- Everyday Life
How to find a doctor in Germany
17 Sep 2021
How to find a doctor in Germany
Though it is not anticipated we sometimes fall sick and need doctors to treat us. Finding and choosing a doctor in Germany can be a tedious process if you do not speak the German language. However, there are helpful ways to find and approach a doctor when you are sick. You may refer to Gelbe Seiten or the Yellow Pages to find speciality doctors. But there are also websites like doctolib and jameda who list doctors and include ratings that might be helpful.
Apart from these websites, the best way might be to ask a friend or a colleague to guide you with her or his experience. Word of mouth is very popular in Germany when it comes to finding a good doctor. Usually universities and big companies in Germany have a list of English speaking doctors for their international students and employees. But you might confront one problem: many doctors don’t take new patients since they are overwhelmed with the patients they already have, so don’t be disappointed and don’t give up if the first doctor you call says ‘sorry we are full’.
It is advisable to have a Hausarzt or primary care physician in Germany who is usually your first point of contact before starting any treatment. Once you have relocated you should immediately look for a primary care physician and not wait until you really need one. As mentioned above it can be difficult to find a doctor in Germany, last but not least also because ‘Germans love to see the doctor’ and there are just not enough doctors to cover the need. Once you have found your Hausarzt you can visit her or him for regular checkups and she or he can also provide prescriptions for your family members. Finding a specialist doctor can be even more difficult. Here we suggest you ask your Hausarzt to recommend someone or refer you to a specialist doctor if you are in need of one.
Check with your Hausarzt or any other doctor if you can bring someone along to your appointment, not only because of the language barrier but also because if you aren’t feeling well you might like to have someone with you to explain your problems to the doctor and to keep a record of his diagnosis and treatment advice.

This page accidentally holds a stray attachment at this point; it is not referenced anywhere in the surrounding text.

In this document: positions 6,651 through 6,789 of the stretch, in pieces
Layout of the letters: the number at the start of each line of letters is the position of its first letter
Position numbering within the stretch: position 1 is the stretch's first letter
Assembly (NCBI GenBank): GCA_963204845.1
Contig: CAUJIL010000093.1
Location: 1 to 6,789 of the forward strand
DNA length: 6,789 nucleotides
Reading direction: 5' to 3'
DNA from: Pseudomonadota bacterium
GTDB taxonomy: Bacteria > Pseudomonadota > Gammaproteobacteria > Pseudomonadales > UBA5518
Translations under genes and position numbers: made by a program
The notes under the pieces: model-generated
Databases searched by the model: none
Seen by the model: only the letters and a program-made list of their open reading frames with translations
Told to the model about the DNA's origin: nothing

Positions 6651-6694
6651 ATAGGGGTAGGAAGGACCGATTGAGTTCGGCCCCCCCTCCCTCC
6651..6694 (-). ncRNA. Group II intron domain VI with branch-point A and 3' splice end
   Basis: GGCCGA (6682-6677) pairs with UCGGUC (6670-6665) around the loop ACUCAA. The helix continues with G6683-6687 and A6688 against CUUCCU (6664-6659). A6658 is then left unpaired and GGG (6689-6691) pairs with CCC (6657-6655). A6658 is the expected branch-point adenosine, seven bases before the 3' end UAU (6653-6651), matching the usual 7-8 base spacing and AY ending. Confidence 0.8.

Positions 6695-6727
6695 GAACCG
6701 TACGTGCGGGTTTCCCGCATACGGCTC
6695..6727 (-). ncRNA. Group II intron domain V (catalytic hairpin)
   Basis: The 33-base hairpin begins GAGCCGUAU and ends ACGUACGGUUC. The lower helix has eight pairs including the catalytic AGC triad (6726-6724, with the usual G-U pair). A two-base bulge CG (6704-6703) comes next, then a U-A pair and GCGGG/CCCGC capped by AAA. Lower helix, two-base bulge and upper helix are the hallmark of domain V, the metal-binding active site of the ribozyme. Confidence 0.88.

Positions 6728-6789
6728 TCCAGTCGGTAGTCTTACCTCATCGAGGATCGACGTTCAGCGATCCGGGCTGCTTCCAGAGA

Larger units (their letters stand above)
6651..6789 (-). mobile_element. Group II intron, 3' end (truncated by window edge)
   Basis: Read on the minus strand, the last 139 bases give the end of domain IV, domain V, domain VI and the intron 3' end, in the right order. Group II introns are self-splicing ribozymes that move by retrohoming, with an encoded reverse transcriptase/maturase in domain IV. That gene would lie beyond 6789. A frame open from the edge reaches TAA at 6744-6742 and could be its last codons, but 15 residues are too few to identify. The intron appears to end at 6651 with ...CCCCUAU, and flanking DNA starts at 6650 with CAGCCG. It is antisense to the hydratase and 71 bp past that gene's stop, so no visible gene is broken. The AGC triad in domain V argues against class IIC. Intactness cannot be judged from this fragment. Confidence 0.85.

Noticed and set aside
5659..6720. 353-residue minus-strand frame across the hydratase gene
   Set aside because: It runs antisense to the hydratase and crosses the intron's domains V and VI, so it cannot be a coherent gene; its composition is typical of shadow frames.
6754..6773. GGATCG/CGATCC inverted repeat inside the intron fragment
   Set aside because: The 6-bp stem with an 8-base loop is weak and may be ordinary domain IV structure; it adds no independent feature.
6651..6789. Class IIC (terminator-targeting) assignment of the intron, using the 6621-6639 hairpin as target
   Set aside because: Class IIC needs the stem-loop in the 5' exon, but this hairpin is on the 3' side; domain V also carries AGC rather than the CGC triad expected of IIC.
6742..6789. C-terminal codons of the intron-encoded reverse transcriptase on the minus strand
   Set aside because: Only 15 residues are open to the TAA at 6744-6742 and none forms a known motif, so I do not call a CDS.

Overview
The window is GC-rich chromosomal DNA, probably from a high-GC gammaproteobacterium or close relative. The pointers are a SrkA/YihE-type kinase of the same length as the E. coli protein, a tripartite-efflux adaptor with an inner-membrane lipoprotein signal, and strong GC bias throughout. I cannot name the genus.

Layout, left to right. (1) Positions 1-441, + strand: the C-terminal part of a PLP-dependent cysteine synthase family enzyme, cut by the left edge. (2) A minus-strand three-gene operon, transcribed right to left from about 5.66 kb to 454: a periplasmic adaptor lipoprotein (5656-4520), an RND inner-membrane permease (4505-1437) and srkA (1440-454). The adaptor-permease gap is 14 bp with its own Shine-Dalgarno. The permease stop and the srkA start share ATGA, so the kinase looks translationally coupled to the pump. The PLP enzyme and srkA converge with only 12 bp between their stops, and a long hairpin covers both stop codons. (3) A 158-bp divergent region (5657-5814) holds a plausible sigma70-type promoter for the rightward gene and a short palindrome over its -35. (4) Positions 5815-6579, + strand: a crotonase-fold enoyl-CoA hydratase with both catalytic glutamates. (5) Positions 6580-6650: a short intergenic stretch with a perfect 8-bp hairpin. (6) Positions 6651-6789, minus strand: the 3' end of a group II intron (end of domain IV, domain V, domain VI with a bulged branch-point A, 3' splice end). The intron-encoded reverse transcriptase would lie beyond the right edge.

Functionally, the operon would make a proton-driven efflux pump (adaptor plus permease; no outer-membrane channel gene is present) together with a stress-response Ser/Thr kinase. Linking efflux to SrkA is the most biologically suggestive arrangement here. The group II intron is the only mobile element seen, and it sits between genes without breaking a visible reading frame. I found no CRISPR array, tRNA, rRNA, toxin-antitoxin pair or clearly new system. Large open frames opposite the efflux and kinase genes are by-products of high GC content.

When making an appointment offline, you can either call or go to the practice in person. The person who would assist you will be a doctor’s assistant or Arzthelfer/in. You need to request a day and time of appointment, but in general you won’t be asked any further questions on why you need to see the doctor.
It is very common for doctors in Germany to run a private practice and at the same time be on the list of hospital staff. Due to this system, consultation hours or Sprechstunden could be limited for certain doctors. The office hours for most doctors in Germany start at 8 am and continue until 1pm and then again from 3 pm to 6 pm on weekdays (except for Wednesdays as most practices are closed on Wednesday afternoons). Despite having appointments, many doctors treat patients on a first come first serve basis, which means you might have to wait a little longer if the waiting room or Wartezimmer is already full. Some general practitioners or Hausärzte have an ‘open door’ policy and accept walk-in patients.
In case of an emergency you can either go the the emergency ward or Ambulanz of a hospital or in case you can’t walk or drive call 112. This is an important number to know since it works 24/7 and you will get assistance immediately. They will either send you an ambulance to bring you to the next hospital or send an emergency doctor to take care of you at your home. This is valid for both people with public and private insurance.
Please don’t forget to bring your health insurance card for any appointment with a doctor, both in a private practice and in a hospital. If you have statutory health insurance, you do not have to pay consultation fees but with private health insurance you will have to. Later, you can get it reimbursed by your insurance provider. Similarly, while buying prescribed medicines from the pharmacy, you can expect your medicines to be partly or fully covered by statutory health insurance (though be careful since some are not covered at all). However, with private health insurance, the reimbursement process repeats itself.
Beware: Some doctors take only patients with private insurance. Always make sure that the doctor you choose is covered by your insurance.
We wish you good health, always. Bleiben Sie gesund!
Written by: Sanchari Banerjee
Photo: by Sammy Williams on Unsplash
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